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Jugular Foramen Schwannomas: Diagnosis, Management, and Outcomes

Authors

  • Matthew A. Wilson BS,

    1. Department of Surgery, Division of Otolaryngology–-Head and Neck Surgery, University of Utah, Salt Lake City, Utah, U.S.A.
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  • Todd A. Hillman MD,

    Corresponding author
    1. Department of Surgery, Division of Otolaryngology–-Head and Neck Surgery, University of Utah, Salt Lake City, Utah, U.S.A.
    • Dr. Todd A. Hillman, University Medical Center Department of Surgery, Division of Otolaryngology–-Head and Neck Surgery 50 North Medical Drive, 3C120 Salt Lake City, UT 84132, U.S.A.
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  • Richard H. Wiggins MD,

    1. Department of Radiology, University of Utah, Salt Lake City, Utah, U.S.A.
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  • Clough Shelton MD

    1. Department of Surgery, Division of Otolaryngology–-Head and Neck Surgery, University of Utah, Salt Lake City, Utah, U.S.A.
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Abstract

Objectives/Hypothesis: To describe the presentation, radiographic findings, and surgical management of seven patients who have been diagnosed and treated with jugular foramen schwannomas at the University of Utah.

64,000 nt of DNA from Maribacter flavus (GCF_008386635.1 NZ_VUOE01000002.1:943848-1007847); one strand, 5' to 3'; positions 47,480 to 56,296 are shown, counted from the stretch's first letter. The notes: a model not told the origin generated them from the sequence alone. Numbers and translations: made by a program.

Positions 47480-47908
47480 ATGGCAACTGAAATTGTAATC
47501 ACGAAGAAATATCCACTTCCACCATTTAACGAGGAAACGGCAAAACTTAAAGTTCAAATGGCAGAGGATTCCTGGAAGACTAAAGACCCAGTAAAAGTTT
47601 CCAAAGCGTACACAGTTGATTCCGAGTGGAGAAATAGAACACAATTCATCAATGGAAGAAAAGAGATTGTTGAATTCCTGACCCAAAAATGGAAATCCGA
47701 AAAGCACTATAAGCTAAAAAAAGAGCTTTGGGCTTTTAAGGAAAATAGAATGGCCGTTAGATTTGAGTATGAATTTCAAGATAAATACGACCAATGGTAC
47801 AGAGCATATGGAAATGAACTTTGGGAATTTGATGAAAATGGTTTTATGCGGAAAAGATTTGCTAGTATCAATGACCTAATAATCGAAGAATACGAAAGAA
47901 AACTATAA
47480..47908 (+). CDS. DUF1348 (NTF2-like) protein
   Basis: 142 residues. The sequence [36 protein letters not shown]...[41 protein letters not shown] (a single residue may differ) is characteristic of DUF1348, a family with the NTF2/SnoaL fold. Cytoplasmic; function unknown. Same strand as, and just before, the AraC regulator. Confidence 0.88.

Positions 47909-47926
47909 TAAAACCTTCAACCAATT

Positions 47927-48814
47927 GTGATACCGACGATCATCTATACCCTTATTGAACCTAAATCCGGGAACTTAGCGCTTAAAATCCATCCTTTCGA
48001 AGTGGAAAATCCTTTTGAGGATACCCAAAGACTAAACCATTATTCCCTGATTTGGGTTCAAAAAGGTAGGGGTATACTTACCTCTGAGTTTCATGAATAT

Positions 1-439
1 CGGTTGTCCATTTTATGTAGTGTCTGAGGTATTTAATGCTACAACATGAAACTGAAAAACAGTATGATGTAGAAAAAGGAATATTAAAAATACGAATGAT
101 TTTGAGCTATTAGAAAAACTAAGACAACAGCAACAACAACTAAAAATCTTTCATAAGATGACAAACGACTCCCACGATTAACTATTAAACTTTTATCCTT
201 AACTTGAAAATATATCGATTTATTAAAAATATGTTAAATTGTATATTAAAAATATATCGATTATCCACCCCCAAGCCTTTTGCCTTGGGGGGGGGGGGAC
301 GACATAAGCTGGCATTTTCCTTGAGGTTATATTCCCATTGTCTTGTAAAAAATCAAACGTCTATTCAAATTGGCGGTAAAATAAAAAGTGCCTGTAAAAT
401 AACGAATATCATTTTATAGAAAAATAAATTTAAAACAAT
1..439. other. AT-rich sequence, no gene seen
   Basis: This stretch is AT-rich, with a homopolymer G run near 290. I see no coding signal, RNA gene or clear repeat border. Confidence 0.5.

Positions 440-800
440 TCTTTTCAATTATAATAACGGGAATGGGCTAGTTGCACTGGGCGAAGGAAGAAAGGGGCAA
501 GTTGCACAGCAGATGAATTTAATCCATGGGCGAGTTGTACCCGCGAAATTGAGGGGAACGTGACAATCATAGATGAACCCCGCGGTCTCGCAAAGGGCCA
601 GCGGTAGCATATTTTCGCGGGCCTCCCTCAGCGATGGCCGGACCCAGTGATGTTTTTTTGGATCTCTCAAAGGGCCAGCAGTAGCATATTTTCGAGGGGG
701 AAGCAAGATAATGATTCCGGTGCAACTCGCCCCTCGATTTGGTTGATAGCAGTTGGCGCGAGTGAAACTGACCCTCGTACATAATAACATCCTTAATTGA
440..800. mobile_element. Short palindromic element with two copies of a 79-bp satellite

Study Design: Retrospective chart review.

Methods: The charts of seven patients diagnosed with jugular foramen schwannomas were reviewed for presentation symptoms, radiographic findings, and physical examination findings. For the six who underwent surgical excision, the surgical procedure used, cranial nerve function results, audiometric results, perioperative complications, and other follow-up data are presented.

Results: Seven patients were identified from ages 24 to 69 years. Six of the seven underwent surgical excision. Primary presentation symptoms included dizziness, hearing loss, dysphagia, diplopia, tongue paresis, and hoarseness. The choice of surgical approach was based on the size and location of the tumor. All patients had complete excision of their tumors. The nerve of origin included the glossopharyngeal, vagus, and spinal accessory nerves. Preoperative cranial nerve dysfunction continued postoperatively for lower cranial nerves but resolved in patients who were noted to have preoperative dysfunction of cranial nerve V and VI. The rate of new lower cranial nerve injury was 15% and was only seen in the cranial nerves that were determined to be the nerve of origin. In two cases, a temporary feeding tube was required. No recurrences have been noted to date.

Conclusions: Jugular foramen schwannomas can be successfully diagnosed preoperatively with computed tomography and magnetic resonance imaging. These tumors can be successfully managed with surgery and low morbidity.

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